all in for boston
I’ve come to a milestone in the road to Boston. At this point, the physical training is complete. I have one more short-easy run scheduled for tomorrow before the race begins. There are no make-up training days. Race morning will quickly approach and then the gun will go off. Taper has come and gone. The past few weeks have been great, to be honest. The training overall has incurred it’s challenges and for that, I’m thankful, as it better-prepared me for potential obstacles that may lie ahead. Fortunately, the biggest obstacle I faced during training was the immense heat and humidity of South Florida. My longest run was a 20-miler and while that’s technically sufficient, I went into the morning ready to run 22. Unfortunately, the heat was so great that by mile 14, I was hydrating twice as much as normal. I got through the run (eventually) but not with some lessons learned. This wasn’t the only lesson learned in my third marathon preparation. In tracking my progress I was able to compare how well I was progressing. I’ve run the Miami ING Half-Marathon for several years now and I’ve made improvements each time. I was slightly concerned this January when my improvement was only by about 30 seconds (in a half-marathon, that’s really not much). But it was important to my mental training. It told me that I needed to get my butt in gear and really start focusing on my training. I saw big improvements in my interval training week over week and this too was important to my mental game. My Yasso workout was just as mentally important as it was physically. I couldn’t have been more excited with 10 days before Boston to have run the Ft. Lauderdale Corporate Run (which I’ve run for the past several years as well), incurring a 37-second improvement (where in a 5k, a 37-second improvement is a big improvement) since last year. Additionally the race was slightly flooded due to a storm that passed through, providing further evidence to my capabilities.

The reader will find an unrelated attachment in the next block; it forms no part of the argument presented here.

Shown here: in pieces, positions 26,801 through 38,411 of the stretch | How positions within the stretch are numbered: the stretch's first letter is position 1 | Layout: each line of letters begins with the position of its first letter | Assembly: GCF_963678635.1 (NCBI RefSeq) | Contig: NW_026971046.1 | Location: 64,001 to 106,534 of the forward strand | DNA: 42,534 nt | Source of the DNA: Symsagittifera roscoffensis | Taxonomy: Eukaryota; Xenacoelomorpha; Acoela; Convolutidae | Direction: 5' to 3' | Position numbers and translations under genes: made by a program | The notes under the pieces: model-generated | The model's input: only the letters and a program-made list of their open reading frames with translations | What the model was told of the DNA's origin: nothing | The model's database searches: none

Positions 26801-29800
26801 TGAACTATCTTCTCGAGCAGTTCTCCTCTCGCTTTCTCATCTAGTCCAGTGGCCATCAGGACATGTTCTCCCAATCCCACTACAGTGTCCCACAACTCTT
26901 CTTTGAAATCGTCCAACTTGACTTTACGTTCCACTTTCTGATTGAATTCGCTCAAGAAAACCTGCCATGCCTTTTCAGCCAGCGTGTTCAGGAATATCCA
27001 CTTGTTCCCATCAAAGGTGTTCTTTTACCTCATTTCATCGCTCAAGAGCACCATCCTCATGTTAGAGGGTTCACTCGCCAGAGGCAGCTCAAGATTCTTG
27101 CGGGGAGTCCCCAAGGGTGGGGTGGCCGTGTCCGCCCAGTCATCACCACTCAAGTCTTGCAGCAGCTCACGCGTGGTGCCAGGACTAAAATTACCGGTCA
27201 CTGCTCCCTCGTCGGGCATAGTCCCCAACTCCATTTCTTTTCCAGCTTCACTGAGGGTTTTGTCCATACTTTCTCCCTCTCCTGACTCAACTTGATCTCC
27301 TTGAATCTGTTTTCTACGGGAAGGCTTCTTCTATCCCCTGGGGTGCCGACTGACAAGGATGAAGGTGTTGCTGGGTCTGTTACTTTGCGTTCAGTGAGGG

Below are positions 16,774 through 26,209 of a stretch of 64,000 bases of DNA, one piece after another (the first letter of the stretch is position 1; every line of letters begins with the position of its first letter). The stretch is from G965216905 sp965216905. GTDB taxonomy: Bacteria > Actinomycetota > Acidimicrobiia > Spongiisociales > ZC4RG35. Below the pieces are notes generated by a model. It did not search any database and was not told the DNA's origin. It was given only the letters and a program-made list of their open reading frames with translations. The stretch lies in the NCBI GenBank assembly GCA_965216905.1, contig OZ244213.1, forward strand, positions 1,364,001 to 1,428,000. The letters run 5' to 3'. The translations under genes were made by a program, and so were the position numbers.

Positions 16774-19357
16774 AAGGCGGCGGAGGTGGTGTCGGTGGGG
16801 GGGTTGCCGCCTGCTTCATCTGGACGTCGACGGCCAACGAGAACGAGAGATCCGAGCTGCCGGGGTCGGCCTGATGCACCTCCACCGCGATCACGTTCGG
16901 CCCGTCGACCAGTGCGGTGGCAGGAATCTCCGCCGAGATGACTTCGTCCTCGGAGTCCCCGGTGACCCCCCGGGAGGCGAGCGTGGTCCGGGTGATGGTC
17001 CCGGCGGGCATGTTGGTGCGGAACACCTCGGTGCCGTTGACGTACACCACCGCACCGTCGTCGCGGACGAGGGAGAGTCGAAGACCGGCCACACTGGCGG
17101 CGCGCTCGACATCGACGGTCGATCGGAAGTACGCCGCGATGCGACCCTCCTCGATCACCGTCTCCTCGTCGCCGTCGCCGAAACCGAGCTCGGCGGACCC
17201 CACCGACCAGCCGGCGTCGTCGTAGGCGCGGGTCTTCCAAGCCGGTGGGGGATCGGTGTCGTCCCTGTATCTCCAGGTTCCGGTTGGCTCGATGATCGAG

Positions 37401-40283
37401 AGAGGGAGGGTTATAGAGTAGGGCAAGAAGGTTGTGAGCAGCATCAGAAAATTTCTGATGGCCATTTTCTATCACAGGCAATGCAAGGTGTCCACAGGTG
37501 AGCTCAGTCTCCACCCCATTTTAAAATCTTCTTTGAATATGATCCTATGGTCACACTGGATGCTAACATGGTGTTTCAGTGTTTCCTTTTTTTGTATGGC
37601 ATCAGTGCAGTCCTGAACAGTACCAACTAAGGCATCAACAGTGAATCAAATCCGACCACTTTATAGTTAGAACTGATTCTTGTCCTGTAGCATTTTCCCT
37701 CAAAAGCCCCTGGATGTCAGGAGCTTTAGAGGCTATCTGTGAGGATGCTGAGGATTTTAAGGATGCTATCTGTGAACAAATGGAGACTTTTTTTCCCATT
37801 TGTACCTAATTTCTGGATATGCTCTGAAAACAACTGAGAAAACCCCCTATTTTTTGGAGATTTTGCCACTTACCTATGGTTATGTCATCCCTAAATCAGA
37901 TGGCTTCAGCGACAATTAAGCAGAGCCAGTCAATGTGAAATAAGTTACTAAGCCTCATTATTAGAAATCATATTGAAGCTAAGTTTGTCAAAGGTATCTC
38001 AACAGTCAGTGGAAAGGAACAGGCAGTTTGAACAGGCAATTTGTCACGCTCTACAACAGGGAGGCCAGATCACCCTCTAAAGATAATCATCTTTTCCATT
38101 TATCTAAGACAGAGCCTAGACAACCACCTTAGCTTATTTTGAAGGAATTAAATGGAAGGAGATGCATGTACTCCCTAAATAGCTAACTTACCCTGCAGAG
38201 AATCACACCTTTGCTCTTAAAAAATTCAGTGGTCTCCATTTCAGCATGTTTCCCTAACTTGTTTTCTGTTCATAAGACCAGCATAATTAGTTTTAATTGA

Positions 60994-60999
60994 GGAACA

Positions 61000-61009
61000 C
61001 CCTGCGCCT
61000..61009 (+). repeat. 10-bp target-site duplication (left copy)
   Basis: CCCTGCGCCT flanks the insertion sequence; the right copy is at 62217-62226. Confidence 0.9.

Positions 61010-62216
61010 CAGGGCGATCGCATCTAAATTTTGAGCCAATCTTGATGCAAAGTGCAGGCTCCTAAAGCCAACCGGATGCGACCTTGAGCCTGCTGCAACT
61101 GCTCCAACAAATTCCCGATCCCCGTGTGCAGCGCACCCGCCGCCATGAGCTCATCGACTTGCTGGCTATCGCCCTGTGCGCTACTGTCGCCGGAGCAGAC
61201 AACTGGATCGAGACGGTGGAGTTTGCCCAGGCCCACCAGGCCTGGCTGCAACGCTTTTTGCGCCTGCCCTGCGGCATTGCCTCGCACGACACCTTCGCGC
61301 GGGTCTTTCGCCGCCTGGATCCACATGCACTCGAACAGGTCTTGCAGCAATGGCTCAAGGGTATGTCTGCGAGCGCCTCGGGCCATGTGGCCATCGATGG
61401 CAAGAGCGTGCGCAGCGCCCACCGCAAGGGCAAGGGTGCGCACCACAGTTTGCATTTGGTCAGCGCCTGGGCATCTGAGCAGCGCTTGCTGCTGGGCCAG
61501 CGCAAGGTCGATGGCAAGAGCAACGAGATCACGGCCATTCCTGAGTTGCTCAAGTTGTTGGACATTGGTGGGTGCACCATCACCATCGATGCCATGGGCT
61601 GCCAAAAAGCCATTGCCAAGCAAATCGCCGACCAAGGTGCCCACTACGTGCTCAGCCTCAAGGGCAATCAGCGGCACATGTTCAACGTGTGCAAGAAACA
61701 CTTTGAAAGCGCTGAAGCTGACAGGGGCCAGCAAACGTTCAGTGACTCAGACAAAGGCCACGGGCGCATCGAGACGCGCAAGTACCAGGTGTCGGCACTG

We land into Boston in about an hour; I with an air of confidence in my ability to meet my goals. Which brings to question, what exactly are my goals for this endeavor? I started to list several goals and after writing them, decided that they weren’t goals, but personal promises. That’s not to say I don’t have any goals for the race (because quite honestly my competitive nature cannot physically allow me to race without any goals identified). I digress:
Promise #1: HAVE FUN! Relish the experience known as Boston.
Promise #2: Run Smart. I’ve worked with several great resources and it’s time to trust in the plan.
Promise #3: Finish without regrets. There’s nothing more I can ask of myself than to put in 100%.
Promise #4: Burpee Bomb the Finish Line!
And my goal…no brainer: run a sub-3:00 Boston Marathon! I know, I know! The Boston Marathon isn’t about time, but the experience. But remember, that’s why my promises were made, for the experience. As long as I keep to my promises, the rest take care of itself. The Boston Gods prohibited my qualification after just one marathon, forcing me to run a 2nd marathon in order to qualify. Will the Gods prohibit a sub-3:00 marathon for this first-timer? Maybe. Maybe not. All I know is that I’m brought myself to the start line and I’m ready to have fun, run smart, and finish without regrets (which also requires finishing with at least one burpee). The rest I will have to rely on God.
My last long taper run: I love Miami (but damn it’s HOT sometimes)! This pic was taken with my new EPIC 1080 POV after I finished a very hot 12-miler. I didn’t get to run earlier because I competed in the Miami Swim Mile earlier in the morning (where I earned a First Place in my Age Group – finally). The run was an easy run, though I was able to hold a solid easy pace for the middle six miles. A good run indeed.